MHG47320 - Carved stone, panel fragment, Rosemarkie No 9 - Rosemarkie Church graveyard


Short carved panel decorated in relief featuring a tree of life framed by geometric motifs on the front face, with a groove on both side edges for fitting into a box-shaped monument/shrine. It was one of a collection of carved stones previously stored in the disused vestry/grave-diggers' store attached to Rosemarkie Church.

Type and Period (1)

  • CARVED STONE (Pictish to Early Medieval - 300 AD to 1057 AD)

Protected Status

  • None recorded

Full Description

A sculptured panel bearing in low relief a stylised tree from which sprout four volutes. The tree is flanked by narrow bands and the remains of panels of key-pattern (Groam House 1992.5).

Rosemarkie 9, Ross & Cromarty, church furniture, panel fragment
Measurements: H 0.48m, W 0.53m, D 0.10m
Stone type: sandstone
Place of discovery: NH 7372 5763
Present location: Groam House Museum, Rosemarkie (ROMGH.1992.5)
Evidence for discovery: found in the churchyard at Rosemarkie in 1974.
Present condition: only the upper edge is intact, but the carving is in good condition.
One broad face of this fragment is carved in shallow relief, with a roll moulding along the top edge. A central panel contains a stiff and asymmetrical bush scroll, with two pairs of scrolls ending in a single circular ‘leaf’ and separated by a horizontal line of four pellets. At the top of the bush there are three branches each with three circular ‘leaves’. On either side of the bush scroll are vertical borders of step pattern, with the remains of panels of diagonal key pattern beyond. Although both faces B and D are broken, the surviving maximum width of face A at 0.53m may represent almost the original width, because on face C there are traces of a rebate close to each edge, some 0.05m wide and deep.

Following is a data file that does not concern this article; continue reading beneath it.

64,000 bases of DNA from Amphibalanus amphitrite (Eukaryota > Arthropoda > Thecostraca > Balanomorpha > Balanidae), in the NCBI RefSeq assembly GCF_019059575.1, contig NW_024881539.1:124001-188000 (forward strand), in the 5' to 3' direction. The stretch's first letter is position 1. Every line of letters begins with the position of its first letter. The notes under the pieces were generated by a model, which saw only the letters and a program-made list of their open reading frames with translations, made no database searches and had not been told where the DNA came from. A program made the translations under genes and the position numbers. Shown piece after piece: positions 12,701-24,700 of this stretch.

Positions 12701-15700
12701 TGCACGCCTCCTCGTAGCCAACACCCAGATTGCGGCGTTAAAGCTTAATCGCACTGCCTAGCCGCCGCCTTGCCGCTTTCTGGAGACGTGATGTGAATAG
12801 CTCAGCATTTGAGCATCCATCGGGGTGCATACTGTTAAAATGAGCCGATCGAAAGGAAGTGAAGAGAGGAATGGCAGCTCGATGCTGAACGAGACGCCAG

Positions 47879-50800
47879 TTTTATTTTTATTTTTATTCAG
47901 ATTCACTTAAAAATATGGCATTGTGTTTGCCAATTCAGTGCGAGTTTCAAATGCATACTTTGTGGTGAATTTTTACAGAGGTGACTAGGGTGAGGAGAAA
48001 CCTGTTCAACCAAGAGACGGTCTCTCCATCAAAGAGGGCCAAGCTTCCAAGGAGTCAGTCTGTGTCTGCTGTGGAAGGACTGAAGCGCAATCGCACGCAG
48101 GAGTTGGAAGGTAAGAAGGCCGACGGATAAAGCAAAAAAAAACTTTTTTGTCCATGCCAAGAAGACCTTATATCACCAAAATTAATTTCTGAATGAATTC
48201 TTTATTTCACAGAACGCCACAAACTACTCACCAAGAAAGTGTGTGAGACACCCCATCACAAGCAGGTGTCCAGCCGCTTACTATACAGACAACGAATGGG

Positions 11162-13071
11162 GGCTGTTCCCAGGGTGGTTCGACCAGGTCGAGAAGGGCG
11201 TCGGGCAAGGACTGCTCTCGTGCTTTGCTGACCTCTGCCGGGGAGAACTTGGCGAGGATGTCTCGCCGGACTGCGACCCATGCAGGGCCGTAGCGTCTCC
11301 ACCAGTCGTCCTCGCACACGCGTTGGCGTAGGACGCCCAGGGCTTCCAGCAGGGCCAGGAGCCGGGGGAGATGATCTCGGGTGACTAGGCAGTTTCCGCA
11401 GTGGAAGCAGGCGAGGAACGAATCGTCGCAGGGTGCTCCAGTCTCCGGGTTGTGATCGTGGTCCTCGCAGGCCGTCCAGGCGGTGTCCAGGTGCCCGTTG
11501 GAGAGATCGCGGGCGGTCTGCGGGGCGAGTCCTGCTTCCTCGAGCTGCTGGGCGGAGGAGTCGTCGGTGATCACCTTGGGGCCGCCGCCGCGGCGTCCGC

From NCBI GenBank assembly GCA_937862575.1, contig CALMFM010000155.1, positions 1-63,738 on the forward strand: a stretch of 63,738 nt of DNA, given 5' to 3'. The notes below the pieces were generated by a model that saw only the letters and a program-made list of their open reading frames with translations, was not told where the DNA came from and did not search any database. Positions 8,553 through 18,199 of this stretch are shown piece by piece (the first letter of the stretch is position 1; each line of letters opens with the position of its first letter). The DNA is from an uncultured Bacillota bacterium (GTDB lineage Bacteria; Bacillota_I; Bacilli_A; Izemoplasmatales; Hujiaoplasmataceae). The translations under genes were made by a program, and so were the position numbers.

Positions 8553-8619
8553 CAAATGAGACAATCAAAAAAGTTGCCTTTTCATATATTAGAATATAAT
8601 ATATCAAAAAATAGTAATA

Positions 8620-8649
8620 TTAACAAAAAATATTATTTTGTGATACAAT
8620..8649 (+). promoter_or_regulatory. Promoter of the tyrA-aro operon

Date: eighth or ninth century.
References: Henderson 1983, 260-2; Seright & Henderson 2013, 8.
Early Medieval Carved Stones Project, A Ritchie 2017. <1>

This fragment was one of a collection of carved stones previously stored in the disused vestry/grave-diggers' store attached to Rosemarkie Church, and brought into Groam House Museum in 1982. The fragment is decorated in relief on one face only. The decoration consists of a stylised plant with two pairs of tightly coiled shoots ending in lobes, growing from a central stem. The stem ends in a triple arrangement of stylised fruits. It is flanked by two similar straight stems, both very worn. Four pellets, or detached fruits, lie between the pairs of coiled shoots. The plant is framed on the two vertical sides with an edging of simple key-pattern, beyond which, on both sides, is diagonally set key-pattern. The bottom border is gently curved so as to give an impression of a shallow mound. The lower moulding is plain and there are traces of what may be a similar moulding above the plant. It was roughly described by Urquhart (1935), and is illustrated in an article by Henderson (1983), where she cites Stuart Maxwell who in 1974 rediscovered "a whole series of relief slabs in the churchyard outbuildings". It is included in the RCAHMS survey of 1979. <2>

Note; Precise find spot not known so indicative find area only (T.Blackie 3/3/2021).

Sources/Archives (3)



Grid reference Centred NH 737 576 (4m by 4m) (2 map features)
Map sheet NH75NW
Geographical Area ROSS AND CROMARTY

Finds (0)

Related Monuments/Buildings (1)

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